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Ultrason Imaging. 2010 Oct;32(4):214-28.

Compression-dependent viscoelastic behavior of human cervix tissue.

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  • 1Department of Medical Physics, University of Wisconsin-Madison, Madison, WI 53705, USA.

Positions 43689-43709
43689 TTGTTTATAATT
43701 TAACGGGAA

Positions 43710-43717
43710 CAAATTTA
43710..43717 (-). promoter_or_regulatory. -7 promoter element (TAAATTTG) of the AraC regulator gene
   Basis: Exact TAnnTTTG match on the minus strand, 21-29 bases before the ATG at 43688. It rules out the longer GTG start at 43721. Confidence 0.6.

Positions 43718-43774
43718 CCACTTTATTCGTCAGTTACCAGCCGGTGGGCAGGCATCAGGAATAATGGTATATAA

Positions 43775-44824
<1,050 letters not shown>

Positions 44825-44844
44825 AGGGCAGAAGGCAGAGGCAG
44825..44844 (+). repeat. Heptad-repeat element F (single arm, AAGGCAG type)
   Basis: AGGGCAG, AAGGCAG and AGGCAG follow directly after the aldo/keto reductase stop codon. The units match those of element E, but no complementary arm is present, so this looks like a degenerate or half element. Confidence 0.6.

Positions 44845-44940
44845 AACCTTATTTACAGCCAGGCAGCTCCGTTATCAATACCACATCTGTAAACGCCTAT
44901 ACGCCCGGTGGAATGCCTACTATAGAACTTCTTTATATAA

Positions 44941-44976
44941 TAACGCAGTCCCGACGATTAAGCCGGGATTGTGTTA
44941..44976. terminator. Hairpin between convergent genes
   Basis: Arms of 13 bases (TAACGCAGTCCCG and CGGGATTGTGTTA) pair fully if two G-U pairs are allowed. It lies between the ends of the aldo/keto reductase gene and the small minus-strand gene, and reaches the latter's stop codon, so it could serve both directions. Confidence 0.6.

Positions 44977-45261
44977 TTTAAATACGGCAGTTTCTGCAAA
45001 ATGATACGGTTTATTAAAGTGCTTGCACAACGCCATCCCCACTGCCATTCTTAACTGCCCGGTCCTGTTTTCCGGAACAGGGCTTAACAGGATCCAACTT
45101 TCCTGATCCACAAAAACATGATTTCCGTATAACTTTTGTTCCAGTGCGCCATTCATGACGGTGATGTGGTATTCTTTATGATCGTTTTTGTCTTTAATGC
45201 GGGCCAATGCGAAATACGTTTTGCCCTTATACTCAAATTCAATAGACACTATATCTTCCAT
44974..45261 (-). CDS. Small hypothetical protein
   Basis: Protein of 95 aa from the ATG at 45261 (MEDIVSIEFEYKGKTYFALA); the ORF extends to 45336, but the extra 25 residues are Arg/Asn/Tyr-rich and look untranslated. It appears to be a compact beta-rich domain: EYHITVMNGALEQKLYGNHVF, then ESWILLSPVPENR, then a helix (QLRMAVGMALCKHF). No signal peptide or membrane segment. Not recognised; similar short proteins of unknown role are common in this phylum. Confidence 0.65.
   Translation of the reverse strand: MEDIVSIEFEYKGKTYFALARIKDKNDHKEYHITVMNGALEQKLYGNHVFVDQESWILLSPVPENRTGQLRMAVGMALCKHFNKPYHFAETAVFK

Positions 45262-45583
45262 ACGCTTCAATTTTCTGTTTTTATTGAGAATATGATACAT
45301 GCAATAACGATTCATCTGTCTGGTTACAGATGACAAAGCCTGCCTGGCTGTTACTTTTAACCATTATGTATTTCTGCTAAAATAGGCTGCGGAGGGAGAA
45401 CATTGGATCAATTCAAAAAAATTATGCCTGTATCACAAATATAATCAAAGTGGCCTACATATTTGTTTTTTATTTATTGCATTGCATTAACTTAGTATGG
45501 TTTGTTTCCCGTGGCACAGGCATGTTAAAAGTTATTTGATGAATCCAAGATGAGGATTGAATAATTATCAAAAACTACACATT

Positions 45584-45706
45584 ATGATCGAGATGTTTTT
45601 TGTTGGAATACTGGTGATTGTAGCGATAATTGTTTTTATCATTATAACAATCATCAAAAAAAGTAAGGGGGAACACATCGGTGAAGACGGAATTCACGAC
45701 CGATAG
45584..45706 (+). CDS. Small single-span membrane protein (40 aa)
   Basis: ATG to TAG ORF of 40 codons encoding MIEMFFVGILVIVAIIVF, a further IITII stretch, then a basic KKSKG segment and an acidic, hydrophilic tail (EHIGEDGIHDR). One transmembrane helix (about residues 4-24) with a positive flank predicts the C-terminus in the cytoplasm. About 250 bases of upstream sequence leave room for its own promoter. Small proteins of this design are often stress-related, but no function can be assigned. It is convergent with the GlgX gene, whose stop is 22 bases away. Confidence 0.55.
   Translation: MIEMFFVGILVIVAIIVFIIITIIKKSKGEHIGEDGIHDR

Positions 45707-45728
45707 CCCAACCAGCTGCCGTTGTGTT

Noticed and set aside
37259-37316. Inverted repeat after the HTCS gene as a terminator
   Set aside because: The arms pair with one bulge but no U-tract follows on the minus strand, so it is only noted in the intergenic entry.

We have characterized the viscoelastic properties of human cervical tissue through a range of precompressional loads and testing frequencies. Mechanical testing is necessary to develop robust elasticity-based techniques for the diagnosis of cervical abnormalities. The storage modulus (E') and material damping (tan 6) were measured in 13 patients, 40 to 76 years old. Our results showed that E' increased monotonically from approximately 4.7 to 6.3 kPa over the precompression range (1-6%) for a testing frequency of 1 Hz. Increases in precompressions of 4% or greater significantly increased E' obtained after dynamic compression testing when data were normalized to 1% precompression. Tan delta remained fairly constant (approximately 0.35) and was not significantly affected by changes in precompression. E' and tan delta increased significantly with frequency. E 'monotonically increased from 4.7 to 7.9 kPa for the 1-3% compression range (lowest precompression for 2% amplitude) and from 6.3 to 10.3 kPa for the 6-8% range (highest precompression for 2% amplitude) when increasing frequency from 1 to 30 Hz. Tan delta increased montonically from 0.35 to 0.45 for 2% amplitude compressions from 1 to 30 Hz regardless of initial precompression. Our results show that precompression and testing frequency must be taken into account in order to obtain consistent measurements in mechanical diagnostic tests developed for cervical abnormalities.

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